I pay tribute to my hon. Friend for the way in which he has represented his constituency and pointed out what the council in Hammersmith and Fulham is doing, and what he is trying to do to meet the needs of people who are in desperate housing need.
I come back to the issue of people on housing waiting lists. What is the route for a homeless family, or a concealed homeless or about-to-be-evicted homeless family, in an inner-London borough, or probably any other London borough? If they go to the council and present themselves as homeless, they will probably get a hostel place. Hostels are grim places and have a devastating effect on the psychology and well-being of children who go into them. If they are there for a long time, it is an awful experience. If they knew it was for one, two, three weeks or a month, and that at the end of that they would have a secure council flat, that would probably be bearable. But if they are there for six months or longer and are told that the only pathway out is to go into private rented accommodation, and they ask me as their MP whether to accept that, I have to say that they must, because if they do not the council will have absolved itself of its responsibility to them.
A member of that family will say, “But Jeremy, housing benefit will have to pay this huge rent, and that means I can’t get a job, otherwise I will lose the housing benefit.” They are moving into the most awful bind. Quite often they are placed in flats in the constituency of my hon. Friend the Member for Edmonton—no reflection on him; quite the opposite—and they then come and tell me what the flat is like: slum landlord, inefficient heating, badly maintained, possibly vermin infested. They can get no redress from the landlord because the landlord knows for certain that there will be no problem in renting it again through an agency. We report the matter to the local authority but this can go on for years. They move from one private rented property to another until, perhaps five or 10 years down the line, they achieve the gold medal of a council flat. That is a lifetime for a child. They will move primary schools several times, lose their friends and social contacts, their youth club and their networks. That is what is happening to dozens and dozens of children and families all over the city at this time.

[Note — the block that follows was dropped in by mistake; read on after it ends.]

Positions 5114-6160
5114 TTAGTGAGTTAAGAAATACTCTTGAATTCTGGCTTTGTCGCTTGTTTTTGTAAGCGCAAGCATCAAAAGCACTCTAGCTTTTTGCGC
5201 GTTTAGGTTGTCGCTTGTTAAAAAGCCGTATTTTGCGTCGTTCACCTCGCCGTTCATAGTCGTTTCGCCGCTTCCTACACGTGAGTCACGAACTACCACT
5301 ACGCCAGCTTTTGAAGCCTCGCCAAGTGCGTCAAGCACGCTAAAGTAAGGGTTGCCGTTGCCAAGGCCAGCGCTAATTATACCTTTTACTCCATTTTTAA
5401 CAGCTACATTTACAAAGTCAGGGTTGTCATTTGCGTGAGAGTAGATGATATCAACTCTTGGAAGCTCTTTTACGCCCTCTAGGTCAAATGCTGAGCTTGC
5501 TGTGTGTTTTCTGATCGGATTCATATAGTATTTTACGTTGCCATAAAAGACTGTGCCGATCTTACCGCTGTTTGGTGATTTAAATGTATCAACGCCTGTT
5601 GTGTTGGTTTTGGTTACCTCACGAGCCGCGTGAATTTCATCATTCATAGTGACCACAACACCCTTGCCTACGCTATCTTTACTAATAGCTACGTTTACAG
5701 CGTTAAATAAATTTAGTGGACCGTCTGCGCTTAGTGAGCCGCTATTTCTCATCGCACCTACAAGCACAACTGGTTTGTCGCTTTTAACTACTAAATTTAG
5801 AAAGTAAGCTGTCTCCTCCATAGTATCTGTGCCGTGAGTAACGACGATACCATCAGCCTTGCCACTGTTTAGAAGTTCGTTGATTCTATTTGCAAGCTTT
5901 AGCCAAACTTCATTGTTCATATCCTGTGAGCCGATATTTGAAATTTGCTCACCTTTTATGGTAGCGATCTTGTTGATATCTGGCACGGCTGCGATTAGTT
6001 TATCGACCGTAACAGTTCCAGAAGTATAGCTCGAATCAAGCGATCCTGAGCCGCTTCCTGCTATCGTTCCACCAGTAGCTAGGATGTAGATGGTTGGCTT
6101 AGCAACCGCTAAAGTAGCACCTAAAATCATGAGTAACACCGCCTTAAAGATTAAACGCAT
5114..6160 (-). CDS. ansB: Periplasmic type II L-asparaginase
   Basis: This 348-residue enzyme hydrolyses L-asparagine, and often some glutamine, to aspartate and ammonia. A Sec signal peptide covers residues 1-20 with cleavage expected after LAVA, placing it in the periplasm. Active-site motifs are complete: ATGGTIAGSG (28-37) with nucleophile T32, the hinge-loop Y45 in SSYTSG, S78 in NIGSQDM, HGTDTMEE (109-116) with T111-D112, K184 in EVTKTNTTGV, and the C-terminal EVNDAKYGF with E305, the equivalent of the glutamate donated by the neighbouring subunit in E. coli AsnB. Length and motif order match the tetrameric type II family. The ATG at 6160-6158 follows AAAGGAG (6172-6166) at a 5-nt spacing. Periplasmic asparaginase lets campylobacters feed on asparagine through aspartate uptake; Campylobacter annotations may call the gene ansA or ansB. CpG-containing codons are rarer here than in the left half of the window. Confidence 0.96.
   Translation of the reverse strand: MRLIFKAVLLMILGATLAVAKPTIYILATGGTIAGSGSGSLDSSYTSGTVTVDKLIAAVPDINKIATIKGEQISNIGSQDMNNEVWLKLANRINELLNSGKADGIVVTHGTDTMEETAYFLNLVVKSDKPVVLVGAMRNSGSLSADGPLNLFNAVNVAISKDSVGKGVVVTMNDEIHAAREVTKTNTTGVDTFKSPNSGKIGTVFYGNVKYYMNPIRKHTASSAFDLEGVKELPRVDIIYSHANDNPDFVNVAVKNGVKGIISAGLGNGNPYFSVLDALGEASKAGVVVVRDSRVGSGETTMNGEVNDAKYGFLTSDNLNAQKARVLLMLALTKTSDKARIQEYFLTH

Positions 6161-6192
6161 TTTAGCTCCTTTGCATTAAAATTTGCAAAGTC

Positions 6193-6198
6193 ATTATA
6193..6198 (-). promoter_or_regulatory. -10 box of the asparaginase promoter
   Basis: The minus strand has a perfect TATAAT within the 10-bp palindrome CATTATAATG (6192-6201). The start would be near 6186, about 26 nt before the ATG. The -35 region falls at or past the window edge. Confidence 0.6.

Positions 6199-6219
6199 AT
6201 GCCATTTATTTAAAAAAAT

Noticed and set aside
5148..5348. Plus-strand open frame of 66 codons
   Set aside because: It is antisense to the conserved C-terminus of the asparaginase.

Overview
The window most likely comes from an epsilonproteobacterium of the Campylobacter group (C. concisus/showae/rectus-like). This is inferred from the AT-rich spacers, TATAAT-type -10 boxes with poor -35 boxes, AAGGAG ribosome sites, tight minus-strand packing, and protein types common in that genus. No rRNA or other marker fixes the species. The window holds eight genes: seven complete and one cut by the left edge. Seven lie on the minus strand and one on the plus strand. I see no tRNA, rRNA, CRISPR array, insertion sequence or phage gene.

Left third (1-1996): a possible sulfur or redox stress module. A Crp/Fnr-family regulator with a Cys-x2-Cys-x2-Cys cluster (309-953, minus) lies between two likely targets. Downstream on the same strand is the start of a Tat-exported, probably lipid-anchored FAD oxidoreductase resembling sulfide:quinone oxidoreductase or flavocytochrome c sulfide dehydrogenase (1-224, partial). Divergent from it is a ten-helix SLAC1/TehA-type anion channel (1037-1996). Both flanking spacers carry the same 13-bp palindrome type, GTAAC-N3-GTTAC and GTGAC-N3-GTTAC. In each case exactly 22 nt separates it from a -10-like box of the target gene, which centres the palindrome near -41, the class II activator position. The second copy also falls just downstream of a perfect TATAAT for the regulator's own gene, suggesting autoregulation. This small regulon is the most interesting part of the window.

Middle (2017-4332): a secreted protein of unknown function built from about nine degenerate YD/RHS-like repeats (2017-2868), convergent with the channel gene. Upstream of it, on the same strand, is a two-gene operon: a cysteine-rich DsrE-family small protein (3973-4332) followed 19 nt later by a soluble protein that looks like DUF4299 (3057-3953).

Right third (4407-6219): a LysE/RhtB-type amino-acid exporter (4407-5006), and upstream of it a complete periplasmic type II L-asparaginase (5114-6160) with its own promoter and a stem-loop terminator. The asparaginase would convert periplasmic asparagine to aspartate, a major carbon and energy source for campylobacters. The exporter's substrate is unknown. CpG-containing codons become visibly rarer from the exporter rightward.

I ask the Government: please think through what is happening. Think of the desire for somewhere safe and secure to live. Think of the housing benefit that is being wasted in excessive rents to private landlords, and allow local authorities to do what the old London county council, the Greater London council, and lots of London boroughs of all political parties did, which was to invest in good-quality bricks and mortar of secure housing for people to live in, which they could call their own home and know is their own home. That is what brings about stability in communities. The alternative leads to underachievement, homelessness, crime and the misery of unsustainable communities.
I do not call such building a waste. I listen with interest when building workers tell me that they are being laid off because there is nothing for them to do. There is a housing crisis out there that can be solved by the building of new properties that can put those people to good work and solve the social problems at the same time. London is crying out for a socially responsible approach to housing. Let us not leave it all to the market; The market is what created the problem in the first place.